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Annua( Report



-'6L +









Reduced System holdings of U.S. Government securi

To continue to moderate money and credit market ad
justments to the December 1965 discount rate in
crease early in the month, and then to offset seasonal

ties, on balance, by about $650 million. Member bank
borrowings averaged about $400 million.

reflow of funds and maintain about the same money
market conditions that had prevailed in early January.

early June

Limited the increase in System holdings of U.S. Gov
ernment securities to about $1.5 billion. Average mem
ber bank borrowings rose to nearly $600 million.

To effect gradual reduction in net reserve availability
and thereby to restrain the growth in the reserve base,
bank credit, and the money supply.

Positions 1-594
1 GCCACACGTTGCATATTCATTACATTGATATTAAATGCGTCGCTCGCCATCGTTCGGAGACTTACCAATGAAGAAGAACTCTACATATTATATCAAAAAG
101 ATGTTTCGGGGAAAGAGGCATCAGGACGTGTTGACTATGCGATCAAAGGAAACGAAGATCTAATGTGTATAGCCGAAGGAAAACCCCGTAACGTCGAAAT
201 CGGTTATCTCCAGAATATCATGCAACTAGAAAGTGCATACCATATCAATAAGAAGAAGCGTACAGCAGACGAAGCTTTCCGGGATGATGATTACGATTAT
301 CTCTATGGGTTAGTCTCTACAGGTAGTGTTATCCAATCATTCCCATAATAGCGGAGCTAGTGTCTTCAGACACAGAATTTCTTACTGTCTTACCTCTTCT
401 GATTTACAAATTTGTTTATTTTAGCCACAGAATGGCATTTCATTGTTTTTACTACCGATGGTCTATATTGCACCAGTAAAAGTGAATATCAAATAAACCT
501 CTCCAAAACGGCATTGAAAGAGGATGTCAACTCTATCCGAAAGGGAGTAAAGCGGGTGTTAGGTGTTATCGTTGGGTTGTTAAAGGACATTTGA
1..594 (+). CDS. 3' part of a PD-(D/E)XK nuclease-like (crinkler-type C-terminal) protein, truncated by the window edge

Raised from 4 to 5 per cent the reserve requirements
against time deposits, other than savings deposits,
in excess of $5 million at each member bank, effec
tive July 14 and 21 for reserve city and country mem

To exercise a tempering influence on the issuance of
time certificates of deposit by larger banks and to
apply some additional restraint on the expansion of

ber banks, respectively, thereby increasing required
reserves by about $420 million.

Made shorter-term bank promissory notes and similar
instruments issued after June 26, 1966, subject to reg
ulations governing reserve requirements and payment
of interest on deposits, effective September 1, 1966.

banks' loanable funds, thus reinforcing the opera
tions of other instruments of monetary policy in con
taining inflationary pressures.
To prevent future use of these relatively new instru
ments as a means of circumventing statutory and reg

ulatory requirements applicable to bank deposits.




Early June

Limited the increase in System holdings of U.S. Gov
ernment securities to about $800 million. Average
member bank borrowings rose to $750 million.

To continue to restrain bank credit expansion while

maintaining about the same state of net reserve avail
ability and/or money market conditions and taking

account, at various times, of scheduled financings by
the Treasury, any unusual liquidity pressures, and any